DW’s Klaus Krämer agrees with a German court ruling that those who don’t pay church taxes can no longer be Catholics. If you want to be a member of a community, he argues, you don’t just have rights, but obligations.
Germany's Catholic bishops currently meeting in Fulda are probably hugely relieved – at least the future of church taxes in the country is secure!
Can you opt out of church tax and still remain a Catholic? The Leipzig Federal Administrative Court says in a ruling – no. It's a decision that won't come as a surprise to experts who are well-versed in the topic and one that anyone with good common sense would agree with. If you're a member of a community, a club, a party or any other social group, you usually have two things – rights as well as obligations.
It's no different in the Church. Those who leave a group can't complain that they want to continue claiming benefits of membership or filling its posts.
The Freiburg “church rebel” Hartmut Zapp announced in 2007 that he was leaving the church as a “body corporate of public law” and has not been paying church tax since. Still, he continues to see himself as a religious member of the Catholic Church. As such, he wanted to continue claiming the full blessings of the Roman Catholic Church.
No partial exit from the Church
Zapp, a retired professor, had reason to hope he would be successful in court. The German episcopacy and the Vatican weren't officially in absolute agreement over the definition of church membership. But this approach of Zapp's has ceased to exist since last week. In a decree blessed by the Vatican, the German Bishops Conference made it clear – either you're a member of the Church with all rights and obligations including church tax – or you're not.
That probably played a role in the federal court's ruling on Wednesday. In a statement, the court said the state was obliged to collect church taxes from church members. Those who voluntarily leave the Church are no longer members of the Church in the eyes of the state, regardless of their motives for leaving the faith.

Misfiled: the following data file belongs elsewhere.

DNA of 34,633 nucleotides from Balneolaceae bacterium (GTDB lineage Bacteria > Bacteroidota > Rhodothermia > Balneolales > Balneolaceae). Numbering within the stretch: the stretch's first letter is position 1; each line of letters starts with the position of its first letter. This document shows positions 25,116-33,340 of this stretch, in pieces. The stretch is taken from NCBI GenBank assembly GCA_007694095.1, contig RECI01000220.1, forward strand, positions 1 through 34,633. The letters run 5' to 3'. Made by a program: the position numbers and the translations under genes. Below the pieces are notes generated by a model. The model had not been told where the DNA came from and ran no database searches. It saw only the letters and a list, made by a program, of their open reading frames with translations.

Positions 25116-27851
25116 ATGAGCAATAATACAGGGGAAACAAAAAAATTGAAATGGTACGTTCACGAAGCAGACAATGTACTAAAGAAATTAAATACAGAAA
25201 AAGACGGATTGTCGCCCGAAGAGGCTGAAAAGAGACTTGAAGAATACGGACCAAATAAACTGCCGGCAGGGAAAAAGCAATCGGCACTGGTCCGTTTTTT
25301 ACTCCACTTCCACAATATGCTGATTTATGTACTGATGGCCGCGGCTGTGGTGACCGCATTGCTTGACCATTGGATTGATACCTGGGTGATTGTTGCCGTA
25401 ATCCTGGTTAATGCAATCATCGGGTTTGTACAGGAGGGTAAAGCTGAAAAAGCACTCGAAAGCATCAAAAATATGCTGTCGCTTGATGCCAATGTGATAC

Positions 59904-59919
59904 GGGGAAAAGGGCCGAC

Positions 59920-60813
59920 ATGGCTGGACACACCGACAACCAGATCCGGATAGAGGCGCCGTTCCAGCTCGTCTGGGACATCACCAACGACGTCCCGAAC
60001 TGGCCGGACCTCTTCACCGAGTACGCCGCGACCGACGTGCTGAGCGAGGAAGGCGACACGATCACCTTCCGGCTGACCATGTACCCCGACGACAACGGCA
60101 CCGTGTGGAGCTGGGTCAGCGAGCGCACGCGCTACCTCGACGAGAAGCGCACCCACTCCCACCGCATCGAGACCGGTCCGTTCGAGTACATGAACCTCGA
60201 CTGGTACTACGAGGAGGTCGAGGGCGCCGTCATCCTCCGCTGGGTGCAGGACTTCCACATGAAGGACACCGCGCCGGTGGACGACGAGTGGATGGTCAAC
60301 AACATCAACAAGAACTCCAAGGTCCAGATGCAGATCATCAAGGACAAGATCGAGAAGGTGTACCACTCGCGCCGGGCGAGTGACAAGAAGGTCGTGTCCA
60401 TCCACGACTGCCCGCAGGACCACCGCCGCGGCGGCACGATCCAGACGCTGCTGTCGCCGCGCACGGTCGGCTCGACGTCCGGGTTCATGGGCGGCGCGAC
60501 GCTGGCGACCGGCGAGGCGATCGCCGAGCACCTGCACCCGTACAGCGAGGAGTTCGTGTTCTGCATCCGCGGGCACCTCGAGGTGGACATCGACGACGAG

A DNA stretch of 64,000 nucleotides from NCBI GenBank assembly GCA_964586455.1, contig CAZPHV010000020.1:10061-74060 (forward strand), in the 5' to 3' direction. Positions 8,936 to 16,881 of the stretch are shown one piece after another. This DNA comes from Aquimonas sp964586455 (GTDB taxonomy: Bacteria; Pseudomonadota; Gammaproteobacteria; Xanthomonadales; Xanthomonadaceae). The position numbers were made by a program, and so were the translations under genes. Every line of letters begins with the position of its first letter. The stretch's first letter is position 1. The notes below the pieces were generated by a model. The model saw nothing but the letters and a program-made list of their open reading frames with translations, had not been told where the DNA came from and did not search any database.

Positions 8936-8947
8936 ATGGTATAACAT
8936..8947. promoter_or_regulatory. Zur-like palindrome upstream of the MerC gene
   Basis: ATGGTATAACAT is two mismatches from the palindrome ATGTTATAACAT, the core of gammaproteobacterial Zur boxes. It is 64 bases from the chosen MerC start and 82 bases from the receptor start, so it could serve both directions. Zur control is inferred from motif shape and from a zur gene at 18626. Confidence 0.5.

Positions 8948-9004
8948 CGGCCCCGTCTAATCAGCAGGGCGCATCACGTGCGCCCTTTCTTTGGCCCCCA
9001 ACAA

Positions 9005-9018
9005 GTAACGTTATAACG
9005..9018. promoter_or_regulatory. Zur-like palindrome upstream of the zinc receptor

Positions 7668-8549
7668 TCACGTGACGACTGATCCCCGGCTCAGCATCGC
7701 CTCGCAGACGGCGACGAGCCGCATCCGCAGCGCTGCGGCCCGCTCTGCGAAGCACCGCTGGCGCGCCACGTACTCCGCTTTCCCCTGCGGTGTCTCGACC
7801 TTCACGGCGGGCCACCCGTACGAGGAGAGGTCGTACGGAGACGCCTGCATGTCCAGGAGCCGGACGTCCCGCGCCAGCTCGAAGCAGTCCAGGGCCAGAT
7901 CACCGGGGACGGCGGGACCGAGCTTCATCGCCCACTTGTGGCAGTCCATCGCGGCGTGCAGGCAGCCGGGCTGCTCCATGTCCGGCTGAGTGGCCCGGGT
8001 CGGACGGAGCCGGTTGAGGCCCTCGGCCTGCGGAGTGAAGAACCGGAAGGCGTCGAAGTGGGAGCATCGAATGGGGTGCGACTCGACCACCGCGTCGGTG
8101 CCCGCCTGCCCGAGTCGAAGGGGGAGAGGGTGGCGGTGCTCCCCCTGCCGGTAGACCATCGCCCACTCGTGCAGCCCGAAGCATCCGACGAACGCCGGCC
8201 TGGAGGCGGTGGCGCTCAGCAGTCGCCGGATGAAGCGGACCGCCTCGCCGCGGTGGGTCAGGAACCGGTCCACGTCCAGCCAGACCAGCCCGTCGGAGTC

But the judges also remarked that how religious communities deal with their rebels is the Church's business and not the state's.
Beliefs more important than tax
So Hartmut Zapp is de facto no longer a member of the Roman Catholic Church since he left the Church. But that can't stop him from continuing to practice his Roman Catholic faith within the framework of remaining possibilities. And who knows – perhaps he can unofficially receive one of the seven sacraments, since individual priests sometimes give it out of a sense of pastoral responsibility without asking whether the worshipper is actually a member of the Church.
It's doubtful whether this ruling will end the discussion over whether church taxes are justified. The fact that billions will continue to be collected in religious tax doesn't just benefit the Church. The money is used to finance a huge range of social and charitable services and institutions in Germany and around the world. It also ends up helping people who don't belong to any church at all.
Much more important than the financial aspect is the fact that comprehensive Church membership means a fundamental recognition of a faith-based community. That's despite all the serious criticisms that can rightly be made of the Church as an institution.
It's only when clear limits are set that tough discussions and an atmosphere of constructive debate is possible. And both are sorely needed by the Catholic Church in the face of massive problems in many different areas.